The Book of Fate

by Brad Meltzer

Published by Warner

528 pages, 2006



 

The Exterior, the Interior and the Ulterior

Reviewed by Tony Buchsbaum

 

Brad Meltzer's The Book of Fate is one terrific rollercoaster ride of a novel. Though it's billed as a political thriller, I think it's more of a study of some seriously screwed-up characters -- and that's a good thing. From the assassination attempt in the opening pages, through to the book's exciting conclusion, the The Book of Fate rockets along like few can or do.

Right off the bat, I want to caution you against the marketing of this book: In a somewhat feeble attempt to DaVinci Code it, much is made of hidden Jeffersonian codes and the like -- but so little of this adventure has anything to do with that. Reading it, I kept wondering when the juicy code stuff would surface, when it might turn the plot, and it just didn't. So if you can ignore all that jumbo-mumbo and just let the book be the book, you'll have a much better time.

Set in the area around Washington, DC, the plot centers on Wes Holloway, a young presidential aide who was caught in the madness of the shooting. More than just an unfortunate observer, he was a participant: A stray bullet grazed him, leaving his face a physical mess. Eight years on, the sounds and fury of that day still echo in his memory. For the most part Wes is OK; he's still working for the President and First Lady, by now a part of their extended family. But just when Wes allows himself to be almost complacent about the past and its place in his future, he thinks he sees the man who was killed that day.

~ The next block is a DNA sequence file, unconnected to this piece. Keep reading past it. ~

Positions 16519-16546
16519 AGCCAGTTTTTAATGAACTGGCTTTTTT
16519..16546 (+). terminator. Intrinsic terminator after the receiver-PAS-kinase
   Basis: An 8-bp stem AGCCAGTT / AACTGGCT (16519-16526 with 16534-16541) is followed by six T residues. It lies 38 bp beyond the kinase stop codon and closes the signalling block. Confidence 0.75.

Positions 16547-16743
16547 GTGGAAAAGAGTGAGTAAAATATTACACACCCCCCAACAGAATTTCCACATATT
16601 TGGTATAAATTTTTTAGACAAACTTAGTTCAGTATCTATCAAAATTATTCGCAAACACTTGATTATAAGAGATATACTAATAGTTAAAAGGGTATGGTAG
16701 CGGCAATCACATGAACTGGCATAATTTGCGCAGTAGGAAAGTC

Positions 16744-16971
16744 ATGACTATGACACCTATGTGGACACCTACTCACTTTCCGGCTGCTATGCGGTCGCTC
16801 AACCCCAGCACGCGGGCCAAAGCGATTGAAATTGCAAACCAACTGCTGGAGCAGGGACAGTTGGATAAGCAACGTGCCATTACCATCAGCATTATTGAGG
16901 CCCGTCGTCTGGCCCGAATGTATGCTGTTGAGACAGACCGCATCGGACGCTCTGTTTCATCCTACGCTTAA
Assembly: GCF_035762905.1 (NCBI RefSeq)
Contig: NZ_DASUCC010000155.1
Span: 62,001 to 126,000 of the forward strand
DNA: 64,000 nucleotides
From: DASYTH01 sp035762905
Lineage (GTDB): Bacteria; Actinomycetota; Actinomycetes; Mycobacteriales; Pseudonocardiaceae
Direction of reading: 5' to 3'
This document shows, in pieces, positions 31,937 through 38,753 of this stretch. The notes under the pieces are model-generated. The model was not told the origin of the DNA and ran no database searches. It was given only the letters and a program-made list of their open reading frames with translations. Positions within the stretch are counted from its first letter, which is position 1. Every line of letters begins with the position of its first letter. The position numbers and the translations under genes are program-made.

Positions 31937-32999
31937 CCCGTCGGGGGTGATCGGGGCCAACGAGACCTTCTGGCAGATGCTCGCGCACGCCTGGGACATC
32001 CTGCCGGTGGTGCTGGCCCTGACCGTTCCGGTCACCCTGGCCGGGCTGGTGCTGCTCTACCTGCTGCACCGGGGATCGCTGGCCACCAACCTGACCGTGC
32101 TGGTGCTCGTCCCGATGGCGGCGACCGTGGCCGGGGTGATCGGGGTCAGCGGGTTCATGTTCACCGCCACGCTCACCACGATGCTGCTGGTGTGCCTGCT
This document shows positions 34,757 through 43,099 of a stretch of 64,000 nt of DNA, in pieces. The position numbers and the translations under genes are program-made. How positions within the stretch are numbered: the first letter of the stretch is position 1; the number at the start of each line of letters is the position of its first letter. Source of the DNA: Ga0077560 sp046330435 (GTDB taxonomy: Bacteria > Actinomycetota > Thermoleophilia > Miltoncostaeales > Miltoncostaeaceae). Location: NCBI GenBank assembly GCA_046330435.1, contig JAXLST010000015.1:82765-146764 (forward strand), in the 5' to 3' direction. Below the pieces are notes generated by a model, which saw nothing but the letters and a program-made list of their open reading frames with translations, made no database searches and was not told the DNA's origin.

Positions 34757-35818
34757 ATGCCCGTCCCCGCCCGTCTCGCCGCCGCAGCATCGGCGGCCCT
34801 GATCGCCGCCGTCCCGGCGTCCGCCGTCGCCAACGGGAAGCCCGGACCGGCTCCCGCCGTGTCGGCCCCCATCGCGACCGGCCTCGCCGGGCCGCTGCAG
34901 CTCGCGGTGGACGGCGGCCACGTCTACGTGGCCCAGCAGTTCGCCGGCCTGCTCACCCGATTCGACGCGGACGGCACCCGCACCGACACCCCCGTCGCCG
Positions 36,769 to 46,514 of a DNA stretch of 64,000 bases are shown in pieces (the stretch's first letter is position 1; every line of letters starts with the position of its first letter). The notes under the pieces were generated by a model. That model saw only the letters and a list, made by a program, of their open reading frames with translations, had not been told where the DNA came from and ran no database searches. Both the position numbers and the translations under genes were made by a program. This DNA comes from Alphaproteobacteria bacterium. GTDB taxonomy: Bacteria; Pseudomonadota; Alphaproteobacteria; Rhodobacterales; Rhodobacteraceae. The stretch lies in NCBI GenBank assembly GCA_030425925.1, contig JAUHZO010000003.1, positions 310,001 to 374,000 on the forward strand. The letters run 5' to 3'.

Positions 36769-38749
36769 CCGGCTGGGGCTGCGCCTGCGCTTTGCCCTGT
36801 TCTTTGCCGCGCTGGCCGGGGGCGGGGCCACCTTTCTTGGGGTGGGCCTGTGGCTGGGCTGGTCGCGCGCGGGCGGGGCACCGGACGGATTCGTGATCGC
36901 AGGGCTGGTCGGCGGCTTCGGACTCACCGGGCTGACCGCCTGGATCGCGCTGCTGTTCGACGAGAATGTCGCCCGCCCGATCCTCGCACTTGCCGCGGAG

Now, this isn't just any victim. This is a man whose death Wes feels responsible for -- so he can't turn away. Now, suddenly, he's got to ask questions he never wanted to ask, and -- of course -- put everything at risk.

The Book of Fate is fascinating because its characters are so interesting: Wes, the first family, the various agents and government hangers-on, the go-get-'em gossip columnist. Everyone has exterior lives, interior secrets, and ulterior motives -- and watching them strike like pool balls is what's so much fun to read.

Meltzer, whose writing style is fast and frill-free, is the author of several bestsellers and the creator the TV show Jack & Bobby, which ran for one season before it was canceled out from under those of us who loved it. He creates complex characters so ambiguous that the good guys not only might be bad, but even worse than the bad guys. In short, everyone's a potential villain.

That's what I found so absorbing about The Book of Fate. In most thrillers, it's pretty clear who's who. Here, with so much at stake and with so many secrets, it could be just about anyone. And at my house, that's what kept the pages turning long into the night. | September 2006

 

Tony Buchsbaum is the author of Total Eclipse and a contributing editor to January Magazine and Blue Coupe. He and his family live in Lawrenceville, New Jersey where he is hard at work on an exciting new chapter in his life.